For Immediate Release
August 23, 2021
As schools around the metro Denver region begin a new year, the Metro Denver Partnership for Health (MDPH) calls on all residents to work together to move the region forward, keep kids in school and businesses open, reduce unnecessary illness and deaths, protect our hospitals and health systems, and help communities thrive again.
All public health departments in the metro area issued orders this month requiring face coverings for youth in schools, recognizing many are at risk for COVID-19 infection because they are not yet eligible to receive the vaccine. The American Academy of Pediatrics and the Centers for Disease Control and Prevention advise all children to wear masks in school. Children’s Hospital Colorado also advises all youth to wear masks indoors, noting that masks are not harmful to children’s mental health and that kids getting back to school safely – in masks – and connecting with other youth and adults will benefit children’s mental health. In-person learning benefits children, allows parents to get to work, and is a cornerstone of healthy communities.
“Vaccination is the primary strategy we must use to get through COVID-19 as a region,” said John M. Douglas, Jr., MD, Executive Director of Tri-County Health Department and co-chair of MDPH. “But we cannot rely on vaccines alone to move us forward, especially since not all residents are eligible to be vaccinated yet and some residents need a third dose to be better-protected. We must protect our most vulnerable residents. If we stay vigilant about face coverings while indoors, good ventilation, hand hygiene, and staying home when sick, we can keep our schools and businesses fully open and in person while we continue to get more residents vaccinated.”
Vaccines remain very effective in protecting against severe complications of the highly contagious delta variant of COVID-19. Widespread vaccination is key to keeping health systems and hospitals from being overwhelmed and preventing unnecessary deaths and significant illness. Admissions at metro area hospitals are on the rise, impacting available health care resources and capacity needed to respond to COVID-19 as well as other respiratory illnesses and routine care needs.
Vaccines are the best way to get through the pandemic, allowing the region’s economic recovery to continue and preventing restrictions on businesses and gatherings. Vaccinations are free (no insurance coverage required), available to anyone 12 years of age or older, and can be obtained through community pharmacies, hospitals, and clinics (https://covid19.colorado.gov/vaccine/where-you-can-get-vaccinated).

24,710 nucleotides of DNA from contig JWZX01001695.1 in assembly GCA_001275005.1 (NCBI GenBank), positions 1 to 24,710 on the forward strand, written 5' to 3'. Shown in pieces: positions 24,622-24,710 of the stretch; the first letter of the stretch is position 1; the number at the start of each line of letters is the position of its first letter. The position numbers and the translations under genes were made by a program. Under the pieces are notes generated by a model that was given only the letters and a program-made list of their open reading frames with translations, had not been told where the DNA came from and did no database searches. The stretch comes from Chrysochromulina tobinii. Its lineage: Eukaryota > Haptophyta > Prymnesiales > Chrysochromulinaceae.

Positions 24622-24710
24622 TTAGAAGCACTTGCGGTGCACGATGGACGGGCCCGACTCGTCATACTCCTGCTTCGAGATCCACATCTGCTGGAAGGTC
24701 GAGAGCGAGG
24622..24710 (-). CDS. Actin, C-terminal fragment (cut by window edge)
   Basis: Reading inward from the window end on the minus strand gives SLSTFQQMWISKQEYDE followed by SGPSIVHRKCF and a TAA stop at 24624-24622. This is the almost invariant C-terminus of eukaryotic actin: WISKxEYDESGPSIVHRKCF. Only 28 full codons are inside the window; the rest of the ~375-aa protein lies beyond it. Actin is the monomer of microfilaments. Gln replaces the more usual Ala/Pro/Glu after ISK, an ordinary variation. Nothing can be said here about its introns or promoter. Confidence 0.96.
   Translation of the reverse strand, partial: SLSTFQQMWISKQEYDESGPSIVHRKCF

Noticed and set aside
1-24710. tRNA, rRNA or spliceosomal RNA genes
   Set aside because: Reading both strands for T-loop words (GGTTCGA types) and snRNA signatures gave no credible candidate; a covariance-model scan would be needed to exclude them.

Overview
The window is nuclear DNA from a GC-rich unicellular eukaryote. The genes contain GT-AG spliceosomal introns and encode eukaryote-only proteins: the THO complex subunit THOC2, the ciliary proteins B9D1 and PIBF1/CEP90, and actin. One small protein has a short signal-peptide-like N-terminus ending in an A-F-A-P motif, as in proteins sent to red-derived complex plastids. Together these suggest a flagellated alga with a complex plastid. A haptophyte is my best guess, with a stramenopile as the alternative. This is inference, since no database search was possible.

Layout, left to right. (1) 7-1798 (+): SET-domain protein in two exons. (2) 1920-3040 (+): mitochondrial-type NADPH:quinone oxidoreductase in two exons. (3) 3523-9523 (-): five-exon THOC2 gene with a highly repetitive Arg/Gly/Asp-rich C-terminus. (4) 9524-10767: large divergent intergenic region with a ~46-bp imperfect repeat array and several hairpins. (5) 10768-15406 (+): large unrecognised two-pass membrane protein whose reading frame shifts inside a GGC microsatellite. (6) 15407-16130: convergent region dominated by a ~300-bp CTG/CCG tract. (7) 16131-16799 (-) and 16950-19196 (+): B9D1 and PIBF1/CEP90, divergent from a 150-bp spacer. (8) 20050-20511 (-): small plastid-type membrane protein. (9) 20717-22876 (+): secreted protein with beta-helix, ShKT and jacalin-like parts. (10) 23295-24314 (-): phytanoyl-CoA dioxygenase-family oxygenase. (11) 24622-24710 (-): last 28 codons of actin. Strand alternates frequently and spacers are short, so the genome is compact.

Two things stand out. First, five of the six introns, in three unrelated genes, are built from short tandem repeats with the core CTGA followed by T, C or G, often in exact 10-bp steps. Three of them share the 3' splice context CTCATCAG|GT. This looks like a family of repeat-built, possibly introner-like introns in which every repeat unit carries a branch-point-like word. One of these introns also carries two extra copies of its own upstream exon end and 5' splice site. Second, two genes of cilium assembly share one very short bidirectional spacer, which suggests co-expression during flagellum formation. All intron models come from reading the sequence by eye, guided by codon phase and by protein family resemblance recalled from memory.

“Vaccines are working. Cases among vaccinated persons are uncommon, and the vaccines still provide high-level protection from hospitalization and death,” said Bill Burman, MD, Executive Director of Denver Public Health. “We want to work with our cities, employers, schools, and community organizations to get our region fully vaccinated.”
MDPH is taking steps as a region to advance health and reduce the spread of COVID-19 for all residents, including promoting vaccinations and strongly recommending universal face covering for ages 2 and up while indoors during this time of substantial transmission, since even the vaccinated can transmit the delta variant. Denver has adopted requirements for vaccines among county employees to promote health and safety. Tri-County Health Department is also requiring vaccines for employees and contractors. Many partner health systems in the metro region are also requiring their employees to be vaccinated.
“Let’s act together as a region,” said Dawn Comstock, Ph.D,, Executive Director of Jefferson County Public Health. “Each of us – as parents, educators, employers, faith leaders, community members – can play a role today in reducing the harms of COVID, helping kids stay in school, and keeping our economies thriving. Masking up, getting vaccinated and asking others to do the same – these steps will make a difference if we take them together.”
MDPH is led by six public health agencies serving the seven-county Denver metro area: Boulder County Public Health, Broomfield Department of Public Health and Environment, Denver Department of Public Health & Environment, Denver Public Health, Jefferson County Public Health, and Tri-County Health Department, serving Adams, Arapahoe, and Douglas counties. MDPH’s work impacts nearly 3 million Coloradans — 60% of the state’s population — who live in this region. MDPH is supported and staffed by the Colorado Health Institute (CHI). More information can be found on CHI’s website at https://colo.health/MDPH.
Contact for the Colorado Health Institute: Kristi Arellano, Managing Director of Marketing and Communications | email@example.com | 720.382.7080